Liverpool have signed one midfielder in over four years, but Jürgen Klopp does have a backup plan. The time may finally have come to properly deploy it.
There are many theories about what has gone wrong with the Liverpool midfield, but if there is a consensus, it’s that signing one true midfielder in four-and-a-half years was a mistake. There have been many reasons cited for this: from financial decisions made around the pandemic or untimely injuries preventing a sale, to targets choosing other destinations, or, most pointedly, an unwarranted faith in the longevity of the manager’s trusted lieutenants.
Jürgen Klopp has always believed his midfielders deserve more respect — a subject he turns to whenever the subject of transfers is raised. That loyalty has unquestionably played a part in forging the belief and strength of character that has brought this team so much success. And yet, this season, those same traits have come under scrutiny, as the industry and intensity that earned that loyalty appears to have taken its toll on everyone at once.
The focus has been primarily on the veterans of midfield. The quintet in or beyond their prime years have been found wanting this season for form and fitness: James Milner, Jordan Henderson, Thiago Alcântara, Fabinho and Naby Keïta. The extremes of the midfield age profile — nobody outside that quintet is over 21 years old — have been well-documented, but Klopp could reasonably argue that he had a contingency plan that he has been unable to utilise: Curtis Jones.
Jones is in his fourth season in the first team, and it’s fair to say that the jury is still out on his long-term future at the club. Yet to nail down a consistent role in the side, his seven-minute cameo in the atrocious 3-1 loss to Brentford was his 50th Premier League appearance out of a possible 114 in what is approaching three-and-a-half campaigns. The numbers look even worse when noting that 25 of those appearances occurred in the 20/21 season — a time when his main competition for places were pinballing between the treatment room and the centre of defence.
In short, Jones has yet to produce a run of form that demands he remains in the team. He is treading a path followed by Andrew Robertson, Trent Alexander-Arnold, Ibrahima Konaté and most recently, Harvey Elliott, but so far, the young Scouser has been thwarted by roadblocks. Cruel and unusual injuries such as a freak concussion, an even freakier eye injury and a nagging stress fracture have increased his frustration, but staying fit isn’t his only problem.
A new five-year contract in November suggests he retains the manager’s long-term faith, but gaining short-term trust has been more difficult. Since his breakout season in 2020/21, Jones has been unavailable through injury for only 13 of the 55 Premier League games. He has taken the field in less than half (20) of the remaining 42. More often than not, he has been surplus to requirements.
Time and again, the task fell to the chosen few. Klopp has used ten players in central midfield this season, amassing 5010 total minutes. Sixty-seven per cent of those minutes (3349) have gone to Milner, Henderson, Thiago and Fabinho. As a man who has always placed mountainous demands on his midfielders, giving such a large share of the role to four players with an average age of 32 can’t have been Plan A.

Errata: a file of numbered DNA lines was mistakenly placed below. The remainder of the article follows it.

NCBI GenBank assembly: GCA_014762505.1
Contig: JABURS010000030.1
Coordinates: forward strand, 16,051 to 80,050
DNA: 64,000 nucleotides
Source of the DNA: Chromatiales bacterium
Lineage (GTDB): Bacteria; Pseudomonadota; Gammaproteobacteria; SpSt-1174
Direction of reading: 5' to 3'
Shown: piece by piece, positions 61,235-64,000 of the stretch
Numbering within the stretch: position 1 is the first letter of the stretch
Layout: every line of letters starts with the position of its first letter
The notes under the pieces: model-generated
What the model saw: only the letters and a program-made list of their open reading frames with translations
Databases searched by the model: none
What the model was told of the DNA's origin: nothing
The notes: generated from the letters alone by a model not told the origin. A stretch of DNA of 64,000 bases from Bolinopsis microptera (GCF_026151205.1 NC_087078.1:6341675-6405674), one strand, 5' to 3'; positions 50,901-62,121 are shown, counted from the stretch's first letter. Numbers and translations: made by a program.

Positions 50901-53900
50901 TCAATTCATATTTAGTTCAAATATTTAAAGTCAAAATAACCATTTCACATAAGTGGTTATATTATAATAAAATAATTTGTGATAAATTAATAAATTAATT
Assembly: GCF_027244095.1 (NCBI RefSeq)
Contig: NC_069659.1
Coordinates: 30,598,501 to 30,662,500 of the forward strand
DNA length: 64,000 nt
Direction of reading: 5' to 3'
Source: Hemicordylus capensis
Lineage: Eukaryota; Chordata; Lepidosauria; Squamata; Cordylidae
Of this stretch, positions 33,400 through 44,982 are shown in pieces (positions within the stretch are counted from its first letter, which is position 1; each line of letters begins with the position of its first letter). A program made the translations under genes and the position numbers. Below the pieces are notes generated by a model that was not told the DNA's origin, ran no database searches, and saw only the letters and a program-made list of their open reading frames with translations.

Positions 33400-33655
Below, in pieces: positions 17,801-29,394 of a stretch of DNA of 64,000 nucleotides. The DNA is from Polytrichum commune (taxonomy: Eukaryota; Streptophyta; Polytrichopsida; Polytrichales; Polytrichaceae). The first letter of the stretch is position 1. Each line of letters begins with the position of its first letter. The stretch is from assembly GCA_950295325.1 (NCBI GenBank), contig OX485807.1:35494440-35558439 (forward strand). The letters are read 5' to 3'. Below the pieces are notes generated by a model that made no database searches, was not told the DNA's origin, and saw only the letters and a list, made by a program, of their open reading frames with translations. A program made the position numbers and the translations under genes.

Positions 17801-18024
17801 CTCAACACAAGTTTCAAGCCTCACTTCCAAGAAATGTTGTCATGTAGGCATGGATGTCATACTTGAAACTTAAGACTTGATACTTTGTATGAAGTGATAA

For many of the young midfielders (or at least those capable of playing in midfield), such as Stefan Bajčetić, Bobby Clark and Fábio Carvalho, their share is a fair reflection of their current status. Jones will no doubt feel his slice of the pie (176 minutes) should be larger, especially compared to Elliott, whose slice (1015 minutes) is nearly ten times that of his.
The 19-year-old’s place ahead of Jones in the pecking order will surely sting. Despite struggling at times in an unfamiliar midfield role, Elliott has still featured in every Premier League game this season. It’s hard to know to what extent Jones’ unconventional and inconsistent recovery from injury has played a part in Klopp’s reluctance, but it surely can’t have helped.
His time on the pitch has shown flashes of promise, particularly in attacking areas. A high ranking in successful dribbles (93rd percentile, via FBref), shot-creating actions (85th percentile) and progressive passes (78th percentile) paint a picture of a player making an efficient and decisive contribution. And yet, his sole Premier League start this season, a damaging defeat away at Nottingham Forest, can only be considered a failed audition.
Defensively, Jones has a lot to improve upon — not only the dirty work of winning tackles and interceptions (7th percentile), but the more cerebral elements such as blocking passing lanes (38th percentile) and retaining possession (first percentile).
Jones might consider his situation unlucky, but he’ll know what to do to turn those fortunes around. Klopp has been vocal about what “the next steps” should be, as reported by The Mirror a year ago:
“I love the boy and I love the potential he has. But we have to now really make sure that he fulfils the potential he has on the pitch. You have these kinds of conversations when you are not 100 per cent happy with the moment. He’s young — very young — but from what I see his potential is just incredible. So we have to find a way to show that much more often.”
While the German is unlikely to go into further detail with reporters, he certainly will have in private. It’s unclear whether or not Klopp is any happier with the moment Jones finds himself in 12 months on, but with those four pillars of the midfield all crumbling, it can’t be long before he’s given a chance to stake his claim finally.
With a distinct possibility that this month’s transfer business could begin and end with Cody Gakpo, the reintegration of Jones could be the most viable short-term solution to re-energise the midfield.